Mating season may make deer more aggressive, CPW warns

Colorado Parks and Wildlife
Colorado Parks and Wildlife((KKCO/KJCT))
Published: Dec. 7, 2022 at 12:46 PM MST
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GRAND JUNCTION, Colo. (KJCT) - The mating season for dear is currently in it’s peak across Colorado. The Colorado Parks and Wildlife wants to remind everyone to take extra precautions to avoid conflicts.

“Bucks are more aggressive this time of year and will stand their ground in the presence of people,” said CPW Area Wildlife Manager Adrian Archuleta. “It is especially important for people and their pets to give deer extra space this time of year.”

The mating season for deer is known as the “rut.” During this time, bucks are more territorial and are loaded with testosterone. They may attack people if they view them to be competitive rivals.

Bucks may also view dogs as threats.

In previous years, bucks have attacked and severely injured people and dogs.

If you see a deer in your neighborhood, keep your distance. Never attempt to get close to deer, never feed them and never try to pet them.

The Colorado Parks and Wildlife recommends:

  • Keep dogs on a leash and do not let dogs roam free.
  • On walks, with or without your dog, stay as far away from deer as possible.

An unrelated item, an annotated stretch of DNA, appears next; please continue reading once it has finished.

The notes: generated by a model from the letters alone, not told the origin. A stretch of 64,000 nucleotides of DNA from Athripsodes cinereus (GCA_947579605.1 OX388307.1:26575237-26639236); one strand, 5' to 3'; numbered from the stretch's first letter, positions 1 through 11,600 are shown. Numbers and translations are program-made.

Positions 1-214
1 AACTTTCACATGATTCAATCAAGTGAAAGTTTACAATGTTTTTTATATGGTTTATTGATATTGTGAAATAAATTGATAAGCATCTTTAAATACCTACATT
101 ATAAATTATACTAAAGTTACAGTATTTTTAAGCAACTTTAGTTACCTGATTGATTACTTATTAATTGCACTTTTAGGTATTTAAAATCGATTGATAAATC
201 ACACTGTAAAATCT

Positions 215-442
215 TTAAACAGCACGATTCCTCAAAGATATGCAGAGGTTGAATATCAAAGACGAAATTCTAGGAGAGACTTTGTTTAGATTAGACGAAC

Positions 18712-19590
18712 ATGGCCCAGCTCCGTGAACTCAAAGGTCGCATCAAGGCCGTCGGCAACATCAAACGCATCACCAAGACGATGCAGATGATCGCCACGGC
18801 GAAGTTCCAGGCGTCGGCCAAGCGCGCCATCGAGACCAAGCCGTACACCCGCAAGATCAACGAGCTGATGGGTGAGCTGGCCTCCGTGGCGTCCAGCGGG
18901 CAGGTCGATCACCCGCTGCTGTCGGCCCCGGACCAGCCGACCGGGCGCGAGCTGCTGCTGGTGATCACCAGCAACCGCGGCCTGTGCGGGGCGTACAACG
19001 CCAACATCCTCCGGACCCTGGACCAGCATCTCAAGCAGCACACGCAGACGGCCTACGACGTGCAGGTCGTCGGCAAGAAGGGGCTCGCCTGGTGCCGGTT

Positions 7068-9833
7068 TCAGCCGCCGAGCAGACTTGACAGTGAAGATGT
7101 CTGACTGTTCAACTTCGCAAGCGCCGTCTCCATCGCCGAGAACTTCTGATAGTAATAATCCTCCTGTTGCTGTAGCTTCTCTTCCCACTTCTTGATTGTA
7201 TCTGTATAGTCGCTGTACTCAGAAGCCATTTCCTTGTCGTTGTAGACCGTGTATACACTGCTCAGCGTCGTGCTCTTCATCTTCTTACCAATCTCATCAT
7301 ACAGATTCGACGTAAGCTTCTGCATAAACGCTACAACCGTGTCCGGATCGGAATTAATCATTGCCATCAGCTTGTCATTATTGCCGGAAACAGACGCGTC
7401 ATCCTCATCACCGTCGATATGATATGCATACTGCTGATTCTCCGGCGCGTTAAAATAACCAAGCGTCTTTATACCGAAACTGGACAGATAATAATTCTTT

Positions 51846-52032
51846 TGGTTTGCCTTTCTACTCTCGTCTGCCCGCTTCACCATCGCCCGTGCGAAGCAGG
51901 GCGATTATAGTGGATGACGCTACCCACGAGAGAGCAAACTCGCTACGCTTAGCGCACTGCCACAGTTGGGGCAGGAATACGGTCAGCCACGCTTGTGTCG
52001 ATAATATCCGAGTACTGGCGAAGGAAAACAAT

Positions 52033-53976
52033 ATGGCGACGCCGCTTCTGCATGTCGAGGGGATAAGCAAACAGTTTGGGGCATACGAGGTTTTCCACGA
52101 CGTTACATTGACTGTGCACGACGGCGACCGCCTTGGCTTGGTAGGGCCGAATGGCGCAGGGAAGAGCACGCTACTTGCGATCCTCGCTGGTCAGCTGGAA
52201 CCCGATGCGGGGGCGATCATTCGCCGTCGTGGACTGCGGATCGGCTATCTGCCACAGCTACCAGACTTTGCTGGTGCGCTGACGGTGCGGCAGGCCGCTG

• Check your yard before letting your dog outside.
  • Never let your dog chase deer or wildlife.
  • Never leave food outside that could attract wildlife.
  • Teach children and remind them not to approach deer or any other wildlife.

Bucks in the rut may also spar with and become tangled in swing sets, volleyball nets, bicycles, vegetable-wire cages, hoses, and more.

Along with tangle hazards in yards, holiday lights become a constant hazard to bucks during this time of year.

Be sure that holiday decorations and lights are attached firmly to structures and strung at least eight feet off of the ground. Do not drape lights loose on top of shrubbery or wrap lights around the trunks of trees. Bucks rub their antlers on tree trunks to sharpen them during the mating season.

“Our wildlife officers respond to calls every year of deer stuck in various netting and holiday decorations,” Archuleta said.

In some cases, these hazards prevent the deer from being able to eat and breathe. Additionally, this causes high levels of stress on the animal and can lead to fatality.

“When deer do become entangled, it is important for the public to call their closest CPW office quickly with location information,” said Archuleta. “People should never try to free deer of these hazards themselves because of the serious risk of injury that can be caused by antlers and hooves.”

Drivers are also reminded to slow down and be on the lookout for deer on highways. Not only are bucks in pursuit of a mate, but animals are also migrating to winter range and will be more present crossing roadways both on highways and arterial roadways.